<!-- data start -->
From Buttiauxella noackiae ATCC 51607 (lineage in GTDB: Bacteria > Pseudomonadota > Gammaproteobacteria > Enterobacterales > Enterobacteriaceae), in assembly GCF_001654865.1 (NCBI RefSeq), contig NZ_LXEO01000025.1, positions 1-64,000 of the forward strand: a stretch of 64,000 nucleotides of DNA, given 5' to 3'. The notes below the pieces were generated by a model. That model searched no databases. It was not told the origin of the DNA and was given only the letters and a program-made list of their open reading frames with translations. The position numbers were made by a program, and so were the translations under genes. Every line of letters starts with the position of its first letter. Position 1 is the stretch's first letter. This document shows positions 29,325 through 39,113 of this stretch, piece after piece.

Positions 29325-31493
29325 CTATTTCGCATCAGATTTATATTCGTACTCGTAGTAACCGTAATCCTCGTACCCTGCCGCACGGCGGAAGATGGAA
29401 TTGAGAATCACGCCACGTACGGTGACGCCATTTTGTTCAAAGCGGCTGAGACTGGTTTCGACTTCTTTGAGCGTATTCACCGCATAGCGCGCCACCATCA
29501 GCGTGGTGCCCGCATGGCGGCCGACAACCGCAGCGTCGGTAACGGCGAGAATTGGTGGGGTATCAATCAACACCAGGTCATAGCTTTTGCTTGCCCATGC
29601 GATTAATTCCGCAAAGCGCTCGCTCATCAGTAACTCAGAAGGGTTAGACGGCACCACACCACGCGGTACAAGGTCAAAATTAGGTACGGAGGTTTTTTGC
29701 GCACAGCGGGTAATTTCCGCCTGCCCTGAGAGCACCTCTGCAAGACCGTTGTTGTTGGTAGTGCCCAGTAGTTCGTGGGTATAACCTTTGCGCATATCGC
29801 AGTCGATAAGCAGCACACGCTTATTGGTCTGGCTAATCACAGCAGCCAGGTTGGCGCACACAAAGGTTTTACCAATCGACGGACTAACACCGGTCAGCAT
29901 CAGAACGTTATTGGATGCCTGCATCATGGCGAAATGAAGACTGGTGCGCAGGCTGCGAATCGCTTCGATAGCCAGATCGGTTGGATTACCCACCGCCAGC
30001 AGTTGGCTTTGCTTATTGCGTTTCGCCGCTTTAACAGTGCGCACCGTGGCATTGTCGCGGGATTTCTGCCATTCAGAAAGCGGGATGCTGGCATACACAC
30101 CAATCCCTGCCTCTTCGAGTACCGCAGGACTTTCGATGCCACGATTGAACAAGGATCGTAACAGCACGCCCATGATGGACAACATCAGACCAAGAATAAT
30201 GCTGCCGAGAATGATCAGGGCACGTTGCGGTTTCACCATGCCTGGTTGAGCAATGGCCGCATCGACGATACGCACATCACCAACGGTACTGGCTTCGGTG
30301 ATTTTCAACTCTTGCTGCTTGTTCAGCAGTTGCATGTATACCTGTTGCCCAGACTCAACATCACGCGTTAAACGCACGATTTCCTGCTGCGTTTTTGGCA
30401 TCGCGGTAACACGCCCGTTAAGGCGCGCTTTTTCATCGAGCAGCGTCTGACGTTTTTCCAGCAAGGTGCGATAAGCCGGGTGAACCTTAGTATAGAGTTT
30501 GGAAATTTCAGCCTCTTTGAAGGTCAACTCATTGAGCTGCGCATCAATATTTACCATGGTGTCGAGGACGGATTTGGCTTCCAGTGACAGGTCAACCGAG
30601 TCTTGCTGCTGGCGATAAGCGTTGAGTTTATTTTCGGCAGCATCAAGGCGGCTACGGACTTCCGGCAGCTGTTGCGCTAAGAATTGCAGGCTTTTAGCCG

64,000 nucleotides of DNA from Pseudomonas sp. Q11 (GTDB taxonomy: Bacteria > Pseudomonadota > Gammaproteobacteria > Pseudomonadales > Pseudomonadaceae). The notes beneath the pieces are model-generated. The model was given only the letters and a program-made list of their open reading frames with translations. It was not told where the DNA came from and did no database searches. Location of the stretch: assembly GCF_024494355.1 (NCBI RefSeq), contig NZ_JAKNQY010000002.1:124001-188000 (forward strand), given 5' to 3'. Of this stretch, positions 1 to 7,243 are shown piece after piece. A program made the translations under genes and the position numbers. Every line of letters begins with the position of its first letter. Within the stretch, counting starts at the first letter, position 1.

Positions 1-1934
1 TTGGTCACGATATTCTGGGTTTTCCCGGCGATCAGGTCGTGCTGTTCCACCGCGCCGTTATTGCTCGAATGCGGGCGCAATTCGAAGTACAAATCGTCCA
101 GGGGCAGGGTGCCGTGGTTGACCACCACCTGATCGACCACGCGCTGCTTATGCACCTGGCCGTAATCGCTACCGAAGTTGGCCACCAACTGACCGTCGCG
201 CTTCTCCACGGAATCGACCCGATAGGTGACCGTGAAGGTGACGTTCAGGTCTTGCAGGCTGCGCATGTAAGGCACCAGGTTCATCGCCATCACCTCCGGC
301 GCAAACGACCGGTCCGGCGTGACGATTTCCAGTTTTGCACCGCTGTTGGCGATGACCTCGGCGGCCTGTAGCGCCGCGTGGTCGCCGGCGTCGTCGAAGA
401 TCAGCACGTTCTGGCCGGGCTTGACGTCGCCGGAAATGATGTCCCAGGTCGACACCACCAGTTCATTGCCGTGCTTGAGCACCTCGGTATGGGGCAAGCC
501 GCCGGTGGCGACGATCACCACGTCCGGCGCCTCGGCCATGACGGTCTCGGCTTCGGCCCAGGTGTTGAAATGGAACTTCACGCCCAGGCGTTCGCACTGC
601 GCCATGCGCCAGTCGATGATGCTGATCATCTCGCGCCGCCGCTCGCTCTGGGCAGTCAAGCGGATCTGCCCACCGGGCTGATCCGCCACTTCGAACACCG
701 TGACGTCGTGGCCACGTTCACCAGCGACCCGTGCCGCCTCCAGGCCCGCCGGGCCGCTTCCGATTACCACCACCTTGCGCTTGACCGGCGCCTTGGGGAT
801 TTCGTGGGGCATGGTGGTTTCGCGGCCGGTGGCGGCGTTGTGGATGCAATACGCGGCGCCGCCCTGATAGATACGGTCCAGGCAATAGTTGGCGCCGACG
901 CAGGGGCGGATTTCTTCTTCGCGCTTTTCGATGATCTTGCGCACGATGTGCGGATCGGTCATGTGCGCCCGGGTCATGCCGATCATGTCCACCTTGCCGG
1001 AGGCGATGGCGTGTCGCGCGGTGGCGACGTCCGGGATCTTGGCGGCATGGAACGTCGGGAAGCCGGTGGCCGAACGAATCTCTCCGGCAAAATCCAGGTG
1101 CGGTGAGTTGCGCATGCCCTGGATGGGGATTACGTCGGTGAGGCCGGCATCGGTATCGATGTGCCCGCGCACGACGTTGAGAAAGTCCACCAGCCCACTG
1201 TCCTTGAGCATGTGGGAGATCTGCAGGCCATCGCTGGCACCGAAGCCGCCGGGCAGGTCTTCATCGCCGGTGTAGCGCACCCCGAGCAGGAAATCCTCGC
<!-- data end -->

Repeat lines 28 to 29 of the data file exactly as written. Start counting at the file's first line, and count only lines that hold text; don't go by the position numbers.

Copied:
901 CAGGGGCGGATTTCTTCTTCGCGCTTTTCGATGATCTTGCGCACGATGTGCGGATCGGTCATGTGCGCCCGGGTCATGCCGATCATGTCCACCTTGCCGG
1001 AGGCGATGGCGTGTCGCGCGGTGGCGACGTCCGGGATCTTGGCGGCATGGAACGTCGGGAAGCCGGTGGCCGAACGAATCTCTCCGGCAAAATCCAGGTG